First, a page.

Film title sequences are a pervasive, but little studied area of design. Maurice Binder (1925-91) was a famous designer of film title sequences who defined the style of the James Bond series.
Film title sequences are a pervasive, but little studied area of design. A title sequence is the section at the start of a film that displays the title and main credits. For the first few decades of film history, most title sequences were dull and unimaginative, but by the 1950s a number of designers used them in a more creative way.
Maurice Binder (1925-91) was a famous designer of film title sequences who defined the style of the James Bond series. Binder worked on 14 James Bond films, creating distinctive sequences featuring guns, girls and glamour. Binder created a consistent visual identity for Bond films that was instantly recognisable.
Binder was born in New York, but worked mostly in Britain from the 1950s. He worked on the first Bond film, Dr. No (1962). His title sequence is a polychrome animation resembling the flickering light on an Atomic Age control panel. The sequence is a Pop Art countdown to nuclear annihilation.
Perhaps more importantly, Binder created the signature gun barrel sequence that was used on every Bond film until Casino Royale, where it appears in altered form. The audience looks down the barrel of a gun, with the rifled lines resembling the iris of a camera, or the human eye. Bond walks across the screen; he shoots at the viewer and blood cascades down the screen. It is very similar to Saul Bass’s titles for Vertigo. This sequence became a trademark of the Bond films, turning Bond into a brand.
Binder created main title sequences for most of the following Bond films, but not From Russia with Love or Goldfinger (these were designed by Robert Brownjohn). His titles feature recurring elements. Semi-naked women are ever-present. The Bond movies are essentially male fantasies about sex, style and escapism. Guns figure heavily, using phallic symbolism to suggest Bond’s virility and physical power.
The imagery of Binder’s sequences is remarkably varied because it’s derived from the content of the films. The villain of You Only Live Twice has a secret base hidden inside a volcano, so the title sequence used volcanic imagery of molten lava.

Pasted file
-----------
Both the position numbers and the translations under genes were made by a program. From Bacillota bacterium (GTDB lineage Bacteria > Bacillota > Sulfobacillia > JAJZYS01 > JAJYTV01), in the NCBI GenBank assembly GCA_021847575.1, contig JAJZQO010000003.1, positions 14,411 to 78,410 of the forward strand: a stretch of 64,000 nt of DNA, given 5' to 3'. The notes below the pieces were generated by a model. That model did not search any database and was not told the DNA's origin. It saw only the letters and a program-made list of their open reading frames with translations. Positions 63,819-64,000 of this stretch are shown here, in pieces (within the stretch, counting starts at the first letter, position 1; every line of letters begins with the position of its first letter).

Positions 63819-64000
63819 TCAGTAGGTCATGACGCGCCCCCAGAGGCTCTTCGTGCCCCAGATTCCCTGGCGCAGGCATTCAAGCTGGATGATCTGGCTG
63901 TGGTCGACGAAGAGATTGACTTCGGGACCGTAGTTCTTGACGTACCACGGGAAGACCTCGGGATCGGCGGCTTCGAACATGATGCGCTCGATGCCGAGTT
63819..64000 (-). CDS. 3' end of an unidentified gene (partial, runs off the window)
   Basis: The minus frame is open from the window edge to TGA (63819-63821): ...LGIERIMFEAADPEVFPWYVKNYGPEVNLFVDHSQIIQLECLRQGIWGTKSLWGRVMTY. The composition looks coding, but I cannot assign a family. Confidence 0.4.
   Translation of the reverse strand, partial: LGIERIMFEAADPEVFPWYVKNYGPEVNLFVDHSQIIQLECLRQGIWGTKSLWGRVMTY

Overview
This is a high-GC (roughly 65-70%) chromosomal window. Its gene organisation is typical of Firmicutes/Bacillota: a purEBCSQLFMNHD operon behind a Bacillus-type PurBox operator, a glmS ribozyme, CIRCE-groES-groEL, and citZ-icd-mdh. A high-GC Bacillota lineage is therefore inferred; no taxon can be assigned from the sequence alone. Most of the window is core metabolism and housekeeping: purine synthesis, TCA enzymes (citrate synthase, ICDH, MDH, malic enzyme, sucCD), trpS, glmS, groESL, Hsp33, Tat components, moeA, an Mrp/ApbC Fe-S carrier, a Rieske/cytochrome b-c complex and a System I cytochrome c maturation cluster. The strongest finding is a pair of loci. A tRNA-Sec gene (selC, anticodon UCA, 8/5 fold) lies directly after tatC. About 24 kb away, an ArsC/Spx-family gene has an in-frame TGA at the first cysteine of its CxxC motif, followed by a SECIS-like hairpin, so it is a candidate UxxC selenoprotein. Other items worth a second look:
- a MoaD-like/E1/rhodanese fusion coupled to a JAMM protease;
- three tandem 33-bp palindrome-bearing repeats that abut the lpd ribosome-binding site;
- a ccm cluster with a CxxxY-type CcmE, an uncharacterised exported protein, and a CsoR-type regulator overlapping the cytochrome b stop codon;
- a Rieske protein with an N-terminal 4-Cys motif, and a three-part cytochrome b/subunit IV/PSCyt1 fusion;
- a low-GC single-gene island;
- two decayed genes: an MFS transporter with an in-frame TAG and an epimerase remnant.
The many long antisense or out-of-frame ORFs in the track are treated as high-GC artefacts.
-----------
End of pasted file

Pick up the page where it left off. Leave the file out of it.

Live and Let Die was the first Bond film to star Roger Moore. The narrative deals with a voodoo cult, so the sequence features voodoo imagery, including skulls and tarot cards. There is also a strong influence from contemporary Blaxploitation cinena (hence the presence of Juluis Harris and Gloria Hendry in the cast). The theme music was by Paul McCartney and the Wings.
Binder’s titles reveal the influence of contemporary trends in art and design. The 1960s examples often use Pop Art imagery and bold, splashy colours. Binder also designed the infamous title sequence for Barbarella (1967), a far-out science fiction sex comedy starring Jane Fonda. The titles consist of a striptease in zero gravity, in which the letters of the title spill out and obscure her body.
Maurice Binder died in 1991 and was succeeded by Daniel Kleinman as the title designer for Bond movies. Kleinman is a British commercial and music video director. He’s directed adverts for Smirnoff, Guinness, Levi’s, Johnnie Walker, Durex and Audi. He’s also directed music videos for Madonna and others. In 1989, he directed a video for Gladys Knight’s title song for the Bond film Licence to Kill, and this led to him being chosen as the replacement for Maurice Binder.
His first Bond title was for GoldenEye in 1995. This was the first Bond film since the collapse of the Soviet Union and the end of the Cold War. The sequence includes imagery of scantily clad women demolishing Soviet monuments, physically destroying the iconography of Communism. This brings the Bond series up to date, acknowledging that the film set after the Cold War. A key sequence in the film is set in a Russian dumping for redundant statues of Lenin and Stalin. The titles also feature a two-faced woman, an allusion to the two-faced Roman god Janus. Janus is the name of the terrorist organisation in the film.
Kleinman’s sequences are distinct from Binder’s in two ways. Firstly, he uses modern technologies such as computer-generated imagery. Secondly, he places greater emphasis on integrating plots elements into the sequences. The titles for Tomorrow Never Dies turn the Bond girls into anthropomorphic symbols of technology - circuitry and telecommunications – because the plot is concerned with the power of the mass media. He also uses the image of satellites in orbit, which turn into diamonds. This is reminiscent of Binder’s sequence for Diamonds Are Forever.
The World Is Not Enough is about the exploitation of the world’s natural resources. The titles feature images of the globe, massed ranks of pumping oil derricks and the usual silhouettes of women. In this case, the women are formed from oil. Kleinman uses the rainbow effect of oil on water.
Die Another Day’s titles show Bond being tortured during his imprisonment in North Korea, complete with beatings, dunkings and scorpion stings. The alluring women are represented as elemental figures – water, electricity, fire and ice. They represent the various means of torture used on Bond.
In 2007, the James Bond franchise was revitalised with Casino Royale, starring Daniel Craig. Kleinman designed a unique sequence for this film. For the first time, the women are entirely absent. Instead, he uses angular silhouettes of men in action, achieved with rotoscoped animation. Bond appears in black-and-white, fighting a series of attackers whom he dispatches as he works his way to Double-0 status, again advancing the plot. This is all set against a stylised background of card-game symbolism to reflect the film’s central theme. This is reminiscent of the original paperback cover for the novel. The sequence concludes with a focus on Bond’s ice-cold blue eyes.